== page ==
You’ll never convince me that multiplication tables are unnecessary
If it hasn’t happened after over 30 years of teaching math, it’s probably not going to happen. Yes, we all have calculators on our phones. Before that we had calculators on our watches (anyone remember that?). You know what is faster than pulling out your phone and typing in 9×6? Knowing the answer is 54.
It isn’t at all a new idea that
Through automaticity students free up their working memory and can devote it to problem solving and learning new concepts and skillsGeary (1994)
It’s a lot easier to solve (9 x 6) = 2y +8 if you can see that it’s 54 – 8 = 2y
If you have fluency with math facts, you really see the 9 x6 and 54 as the same thing. One less complication in the problem. Now, I, as the teacher, can explain that you can subtract an 8 from both sides to get 2y isolated on one side of the equation. Divide both sides by 2 and there’s your answer.
That’s why we emphasize multiplication over and over in our two most popular games, Spirit Lake and Making Camp (you can get free demo versions here). There are matching quizzes, like the one above. There is a memory game with multiplication problems and answers. There is an option to just type in a number and have a table generated. There are pages that explain multiplication, like the one below.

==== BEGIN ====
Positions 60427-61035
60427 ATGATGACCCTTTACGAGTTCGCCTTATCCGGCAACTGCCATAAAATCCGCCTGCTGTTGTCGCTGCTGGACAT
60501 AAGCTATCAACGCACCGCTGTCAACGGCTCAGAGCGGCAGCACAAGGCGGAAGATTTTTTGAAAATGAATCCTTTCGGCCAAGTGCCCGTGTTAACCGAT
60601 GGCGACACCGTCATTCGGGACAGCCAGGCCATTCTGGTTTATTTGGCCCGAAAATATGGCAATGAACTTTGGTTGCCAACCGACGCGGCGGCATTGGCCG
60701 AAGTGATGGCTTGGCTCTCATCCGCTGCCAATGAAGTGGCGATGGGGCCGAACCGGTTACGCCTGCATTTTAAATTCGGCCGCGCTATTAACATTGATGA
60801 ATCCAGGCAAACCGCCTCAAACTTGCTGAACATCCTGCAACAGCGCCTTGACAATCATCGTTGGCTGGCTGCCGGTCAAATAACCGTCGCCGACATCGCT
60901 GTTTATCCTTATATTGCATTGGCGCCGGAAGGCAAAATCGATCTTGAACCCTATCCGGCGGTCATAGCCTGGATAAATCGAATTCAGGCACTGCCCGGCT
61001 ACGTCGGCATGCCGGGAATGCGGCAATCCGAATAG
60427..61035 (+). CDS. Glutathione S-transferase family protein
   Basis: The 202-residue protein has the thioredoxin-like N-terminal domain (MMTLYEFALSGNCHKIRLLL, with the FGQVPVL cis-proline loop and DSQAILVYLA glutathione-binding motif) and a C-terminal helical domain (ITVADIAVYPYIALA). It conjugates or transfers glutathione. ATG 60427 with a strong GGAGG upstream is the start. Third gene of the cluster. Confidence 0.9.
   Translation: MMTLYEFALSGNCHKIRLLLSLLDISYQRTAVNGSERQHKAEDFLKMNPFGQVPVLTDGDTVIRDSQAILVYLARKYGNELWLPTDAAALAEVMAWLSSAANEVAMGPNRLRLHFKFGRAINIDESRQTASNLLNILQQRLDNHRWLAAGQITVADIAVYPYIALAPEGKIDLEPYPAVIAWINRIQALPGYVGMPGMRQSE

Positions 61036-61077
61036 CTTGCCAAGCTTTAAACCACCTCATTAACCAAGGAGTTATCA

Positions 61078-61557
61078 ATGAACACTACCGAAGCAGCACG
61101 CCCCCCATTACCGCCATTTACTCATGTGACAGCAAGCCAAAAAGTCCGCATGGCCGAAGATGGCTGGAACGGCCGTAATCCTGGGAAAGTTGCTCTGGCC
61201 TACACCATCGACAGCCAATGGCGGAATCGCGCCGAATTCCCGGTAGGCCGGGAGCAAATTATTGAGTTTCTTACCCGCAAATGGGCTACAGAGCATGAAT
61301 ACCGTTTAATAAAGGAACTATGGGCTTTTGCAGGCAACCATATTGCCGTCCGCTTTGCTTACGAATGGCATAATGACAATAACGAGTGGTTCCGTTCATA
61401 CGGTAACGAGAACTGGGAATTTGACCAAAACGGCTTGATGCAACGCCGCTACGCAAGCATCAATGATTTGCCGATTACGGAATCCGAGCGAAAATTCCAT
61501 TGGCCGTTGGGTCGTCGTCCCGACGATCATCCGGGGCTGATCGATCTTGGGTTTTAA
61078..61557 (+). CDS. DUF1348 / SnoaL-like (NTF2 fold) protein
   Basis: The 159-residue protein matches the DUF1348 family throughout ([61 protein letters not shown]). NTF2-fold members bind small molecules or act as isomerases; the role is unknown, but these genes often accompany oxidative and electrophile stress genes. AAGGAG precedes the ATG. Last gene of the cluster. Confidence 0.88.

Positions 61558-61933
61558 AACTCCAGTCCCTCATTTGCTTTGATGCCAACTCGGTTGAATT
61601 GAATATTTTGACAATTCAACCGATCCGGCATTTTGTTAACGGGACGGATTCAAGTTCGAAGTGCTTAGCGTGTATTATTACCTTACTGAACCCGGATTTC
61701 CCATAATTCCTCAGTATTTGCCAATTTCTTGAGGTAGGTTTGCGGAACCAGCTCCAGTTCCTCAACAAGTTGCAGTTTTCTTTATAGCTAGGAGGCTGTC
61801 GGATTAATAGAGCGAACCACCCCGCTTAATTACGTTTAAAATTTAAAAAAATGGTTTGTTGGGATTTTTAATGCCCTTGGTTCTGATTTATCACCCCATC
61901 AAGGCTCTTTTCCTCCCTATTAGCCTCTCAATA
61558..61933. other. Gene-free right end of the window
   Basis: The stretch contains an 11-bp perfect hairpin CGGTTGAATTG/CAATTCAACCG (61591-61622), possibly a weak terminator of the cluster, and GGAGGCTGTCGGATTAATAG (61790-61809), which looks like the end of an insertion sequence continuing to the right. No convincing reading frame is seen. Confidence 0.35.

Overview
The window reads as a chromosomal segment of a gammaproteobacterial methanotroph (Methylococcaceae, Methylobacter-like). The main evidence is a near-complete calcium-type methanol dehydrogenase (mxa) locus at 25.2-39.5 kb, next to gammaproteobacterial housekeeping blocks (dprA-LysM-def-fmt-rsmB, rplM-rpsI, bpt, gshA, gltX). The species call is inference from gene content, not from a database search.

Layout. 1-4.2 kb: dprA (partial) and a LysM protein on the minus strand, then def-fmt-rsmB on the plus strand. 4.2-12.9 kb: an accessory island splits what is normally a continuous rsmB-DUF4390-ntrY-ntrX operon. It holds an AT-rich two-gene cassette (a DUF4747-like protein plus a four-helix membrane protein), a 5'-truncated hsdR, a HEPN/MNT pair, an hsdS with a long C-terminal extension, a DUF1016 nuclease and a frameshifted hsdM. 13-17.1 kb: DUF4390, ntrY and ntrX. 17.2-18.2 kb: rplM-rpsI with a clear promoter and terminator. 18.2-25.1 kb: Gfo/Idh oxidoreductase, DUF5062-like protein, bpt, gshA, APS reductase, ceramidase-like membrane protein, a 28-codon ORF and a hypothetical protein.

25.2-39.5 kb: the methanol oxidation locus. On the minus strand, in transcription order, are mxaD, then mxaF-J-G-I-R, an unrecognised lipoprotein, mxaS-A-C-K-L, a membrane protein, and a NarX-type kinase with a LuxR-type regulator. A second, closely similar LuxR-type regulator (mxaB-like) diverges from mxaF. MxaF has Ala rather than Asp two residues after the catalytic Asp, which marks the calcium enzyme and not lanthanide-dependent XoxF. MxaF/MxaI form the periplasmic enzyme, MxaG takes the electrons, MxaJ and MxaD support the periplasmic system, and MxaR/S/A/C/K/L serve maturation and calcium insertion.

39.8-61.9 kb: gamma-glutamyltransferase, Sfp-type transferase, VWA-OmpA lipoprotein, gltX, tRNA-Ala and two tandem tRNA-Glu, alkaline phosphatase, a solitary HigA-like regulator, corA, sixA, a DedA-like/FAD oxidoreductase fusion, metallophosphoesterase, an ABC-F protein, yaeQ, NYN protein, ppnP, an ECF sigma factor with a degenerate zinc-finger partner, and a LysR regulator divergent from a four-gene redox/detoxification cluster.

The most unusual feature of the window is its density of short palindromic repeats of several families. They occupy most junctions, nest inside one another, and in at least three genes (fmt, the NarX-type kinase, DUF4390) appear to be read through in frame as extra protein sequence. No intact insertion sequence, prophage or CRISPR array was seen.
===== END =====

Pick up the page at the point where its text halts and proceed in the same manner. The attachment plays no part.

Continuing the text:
As I said last week, when most of you were probably still on vacation, there are a surprising number of options in our free demo. All of my experience has just confirmed over and over that students need a lot of exposure to math in a variety of examples. There are word problems in the virtual world. There are are practice problems, quizzes, games. The student who gets the problems in the virtual world correct won’t see these. This is as it should be.
I was that kid in school bored out of my mind while we went over the multiplication tables again and again
If a student already knows the material, he or she should be allowed to progress ahead. Sometimes that means a student plays through a game in 45 minutes (not usually, that’s the record for Fish Lake) because the student excelled at the game parts and got all the math questions right. Great! Let that student go on to the next game.
A teacher told me that the problems were too difficult for the students so he told them the answers. Don’t.
For the students who don’t know the answers, that’s why the extra learning activities are there. Let the students do these and if they still can’t answer the question and fail again, they can try another learning activity. If they get the problem wrong again, try another learning module and then try the problem again.
This is how kids play games. They play the same level over and over until they win.
Spirit Lake offers multiple ways to learn multiplication, and you can get our Spirit Lake Demo , as well as several other free games here. Since Spirit Lake only runs on Mac and Windows at the moment, I added some links there for iPad and Chromebook games as well.